Two men, aged 25 and 18, are charged over attack that left rabbi in hospital in Essex

Rabbi Rafi Goodwin's injuries were being assessed King George's Hospital

Rabbi Rafi Goodwin's injuries were being assessed King George's Hospital

Rabbi Rafi Goodwin’s injuries were being assessed King George’s Hospital

Two men have been charged over a religiously-aggravated assault on a rabbi in Essex.

The suspects, from Ilford, east London, who are 18 and 25, had been under arrested for the attack on Rafi Goodwin in Chigwell.

Rabbi Goodwin was attacked with an unknown item following a verbal altercation in Limes Avenue, near his synagogue, shortly after 1.15pm on Sunday.

He required treatment at King George’s Hospital after he suffered cuts to his head and around one eye and his phone was stolen.

Police said they did not believe the incident was ‘related to events taking place overseas or incidents which have taken place elsewhere in the country’.

The suspects are due in court on Wednesday over charges of wounding with intent to cause grievous bodily harm, robbery and religiously aggravated criminal damage.

Rafi Goodwin had been attacked with an unknown item following a verbal altercation in Limes Avenue, near his Essex synagogue, shortly after 1.15pm on Sunday

Rafi Goodwin had been attacked with an unknown item following a verbal altercation in Limes Avenue, near his Essex synagogue, shortly after 1.15pm on Sunday

Rafi Goodwin had been attacked with an unknown item following a verbal altercation in Limes Avenue, near his Essex synagogue, shortly after 1.15pm on Sunday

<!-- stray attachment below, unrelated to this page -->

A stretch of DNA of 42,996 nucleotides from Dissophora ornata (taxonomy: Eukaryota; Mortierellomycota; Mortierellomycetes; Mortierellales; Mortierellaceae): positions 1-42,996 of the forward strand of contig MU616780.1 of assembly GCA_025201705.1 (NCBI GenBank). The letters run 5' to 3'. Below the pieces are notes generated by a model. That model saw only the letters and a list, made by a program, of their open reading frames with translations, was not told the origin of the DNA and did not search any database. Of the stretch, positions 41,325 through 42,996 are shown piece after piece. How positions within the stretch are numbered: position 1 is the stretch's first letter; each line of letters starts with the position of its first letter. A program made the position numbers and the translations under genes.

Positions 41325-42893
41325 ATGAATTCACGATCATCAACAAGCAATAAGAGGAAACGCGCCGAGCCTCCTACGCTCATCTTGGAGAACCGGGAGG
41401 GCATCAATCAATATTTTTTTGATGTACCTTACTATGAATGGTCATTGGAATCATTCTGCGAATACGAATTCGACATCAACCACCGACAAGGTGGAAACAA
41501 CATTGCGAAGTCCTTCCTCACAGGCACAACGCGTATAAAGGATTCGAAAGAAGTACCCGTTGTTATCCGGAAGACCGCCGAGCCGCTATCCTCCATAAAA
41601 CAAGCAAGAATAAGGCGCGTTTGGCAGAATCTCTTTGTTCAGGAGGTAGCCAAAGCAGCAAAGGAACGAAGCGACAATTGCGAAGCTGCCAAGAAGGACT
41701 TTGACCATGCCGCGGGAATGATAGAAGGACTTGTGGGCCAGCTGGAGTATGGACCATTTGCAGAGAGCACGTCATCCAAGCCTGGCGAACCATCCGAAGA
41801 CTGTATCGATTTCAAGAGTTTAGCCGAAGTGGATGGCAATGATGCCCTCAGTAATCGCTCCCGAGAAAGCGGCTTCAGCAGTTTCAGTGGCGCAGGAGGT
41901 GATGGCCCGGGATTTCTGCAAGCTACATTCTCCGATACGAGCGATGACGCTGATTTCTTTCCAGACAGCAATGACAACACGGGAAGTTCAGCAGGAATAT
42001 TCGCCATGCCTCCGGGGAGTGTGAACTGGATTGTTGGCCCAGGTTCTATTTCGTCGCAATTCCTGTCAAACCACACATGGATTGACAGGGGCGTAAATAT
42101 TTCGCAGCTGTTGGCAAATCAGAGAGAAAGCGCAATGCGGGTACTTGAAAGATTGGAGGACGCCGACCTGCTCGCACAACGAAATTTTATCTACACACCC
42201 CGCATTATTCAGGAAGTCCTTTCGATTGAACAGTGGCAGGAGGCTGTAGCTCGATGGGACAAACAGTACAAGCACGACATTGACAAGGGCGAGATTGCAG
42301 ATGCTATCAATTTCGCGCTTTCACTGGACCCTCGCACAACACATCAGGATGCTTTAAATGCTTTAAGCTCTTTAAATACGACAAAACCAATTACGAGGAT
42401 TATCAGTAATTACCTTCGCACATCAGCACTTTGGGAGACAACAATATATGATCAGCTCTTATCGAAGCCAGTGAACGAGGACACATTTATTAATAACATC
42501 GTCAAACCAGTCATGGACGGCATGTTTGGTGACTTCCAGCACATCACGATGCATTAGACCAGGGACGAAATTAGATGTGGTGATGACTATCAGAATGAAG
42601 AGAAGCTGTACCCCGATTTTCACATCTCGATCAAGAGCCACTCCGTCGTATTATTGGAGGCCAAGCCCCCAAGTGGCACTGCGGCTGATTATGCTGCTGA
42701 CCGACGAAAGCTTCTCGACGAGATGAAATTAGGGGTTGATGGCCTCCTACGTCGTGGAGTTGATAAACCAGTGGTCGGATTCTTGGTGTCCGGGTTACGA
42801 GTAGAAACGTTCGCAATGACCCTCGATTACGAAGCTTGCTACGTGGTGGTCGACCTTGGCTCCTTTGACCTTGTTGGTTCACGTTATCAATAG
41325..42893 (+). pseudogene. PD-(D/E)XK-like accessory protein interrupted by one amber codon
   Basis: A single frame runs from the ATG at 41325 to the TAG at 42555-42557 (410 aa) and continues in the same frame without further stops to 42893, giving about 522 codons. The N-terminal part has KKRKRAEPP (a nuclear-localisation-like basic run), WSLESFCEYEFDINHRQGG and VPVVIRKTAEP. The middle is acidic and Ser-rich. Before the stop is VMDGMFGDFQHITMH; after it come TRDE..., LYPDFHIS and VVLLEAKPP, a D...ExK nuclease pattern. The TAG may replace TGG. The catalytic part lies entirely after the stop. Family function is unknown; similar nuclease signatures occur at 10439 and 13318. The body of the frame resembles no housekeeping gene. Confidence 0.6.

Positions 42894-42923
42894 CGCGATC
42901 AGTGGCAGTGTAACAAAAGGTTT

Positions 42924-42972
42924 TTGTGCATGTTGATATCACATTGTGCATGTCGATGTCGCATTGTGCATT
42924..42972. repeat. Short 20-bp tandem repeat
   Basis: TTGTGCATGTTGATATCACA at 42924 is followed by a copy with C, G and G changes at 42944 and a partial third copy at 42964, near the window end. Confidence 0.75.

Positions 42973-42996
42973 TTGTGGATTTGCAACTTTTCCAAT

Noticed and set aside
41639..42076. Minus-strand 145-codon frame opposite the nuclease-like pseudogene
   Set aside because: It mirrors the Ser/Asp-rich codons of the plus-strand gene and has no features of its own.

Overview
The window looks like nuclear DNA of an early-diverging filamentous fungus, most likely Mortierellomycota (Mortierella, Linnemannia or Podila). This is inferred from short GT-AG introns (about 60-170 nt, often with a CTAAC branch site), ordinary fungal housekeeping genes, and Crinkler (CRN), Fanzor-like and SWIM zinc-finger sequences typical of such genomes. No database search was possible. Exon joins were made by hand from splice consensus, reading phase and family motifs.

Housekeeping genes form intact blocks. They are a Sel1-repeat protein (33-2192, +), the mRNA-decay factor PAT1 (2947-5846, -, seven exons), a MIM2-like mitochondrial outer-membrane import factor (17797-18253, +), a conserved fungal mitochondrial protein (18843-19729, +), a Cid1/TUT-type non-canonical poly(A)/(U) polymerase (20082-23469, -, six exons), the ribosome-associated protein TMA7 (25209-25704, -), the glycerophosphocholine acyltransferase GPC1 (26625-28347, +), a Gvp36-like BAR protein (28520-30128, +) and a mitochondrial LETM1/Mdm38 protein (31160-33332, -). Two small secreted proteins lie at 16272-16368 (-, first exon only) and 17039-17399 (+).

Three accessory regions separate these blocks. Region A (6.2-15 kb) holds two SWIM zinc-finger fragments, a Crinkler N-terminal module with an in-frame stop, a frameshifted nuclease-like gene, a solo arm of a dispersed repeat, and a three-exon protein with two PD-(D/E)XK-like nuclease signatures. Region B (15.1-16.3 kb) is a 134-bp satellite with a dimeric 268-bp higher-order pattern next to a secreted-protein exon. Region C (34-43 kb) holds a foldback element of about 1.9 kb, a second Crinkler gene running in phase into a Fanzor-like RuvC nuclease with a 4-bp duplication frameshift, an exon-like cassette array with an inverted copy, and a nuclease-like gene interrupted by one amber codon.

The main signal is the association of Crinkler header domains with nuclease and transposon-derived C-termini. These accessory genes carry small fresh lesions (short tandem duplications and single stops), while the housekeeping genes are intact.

Essex Police said on Monday: ‘Throughout today our officers have been engaging with local Jewish communities to provide reassurance and updates following on from the incident.

‘Community members and religious leaders, who are celebrating Shavuot, have been speaking to our officers in Chigwell and Southend this morning.’

Chief Superintendent Stuart Hooper said: ‘We know this is a very important time – a time for communities to come together, to be around each other and celebrate. We do not want anyone to feel that they cannot do that safely.

‘Officers have spent the day speaking with the Jewish community to provide reassurance.

‘At this time we do not believe this incident is related to events taking place overseas or incidents which have taken place elsewhere in the country.’

Chief Superintendent Stuart Hooper said: 'We know this is a very important time - a time for communities to come together, to be around each other and celebrate. We do not want anyone to feel that they cannot do that safely' (pictured: Police at the synagogue)

Chief Superintendent Stuart Hooper said: 'We know this is a very important time - a time for communities to come together, to be around each other and celebrate. We do not want anyone to feel that they cannot do that safely' (pictured: Police at the synagogue)

Chief Superintendent Stuart Hooper said: ‘We know this is a very important time – a time for communities to come together, to be around each other and celebrate. We do not want anyone to feel that they cannot do that safely’ (pictured: Police at the synagogue) 

Community leaders offered their support to Rabbi Goodwin.  

Moshe Freedman, rabbi of New West End Synagogue in central London, asked people to pray for his ‘dear friend and colleague’ following the attack.

And Rabbi Herschel Gluck said: ‘Whenever a person is attacked like this, it touches me deeply.

‘The person themselves, their families, their congregation and their friends are all affected by this.

‘Even though it is an individual, it has much broader and wider ramifications.’ 

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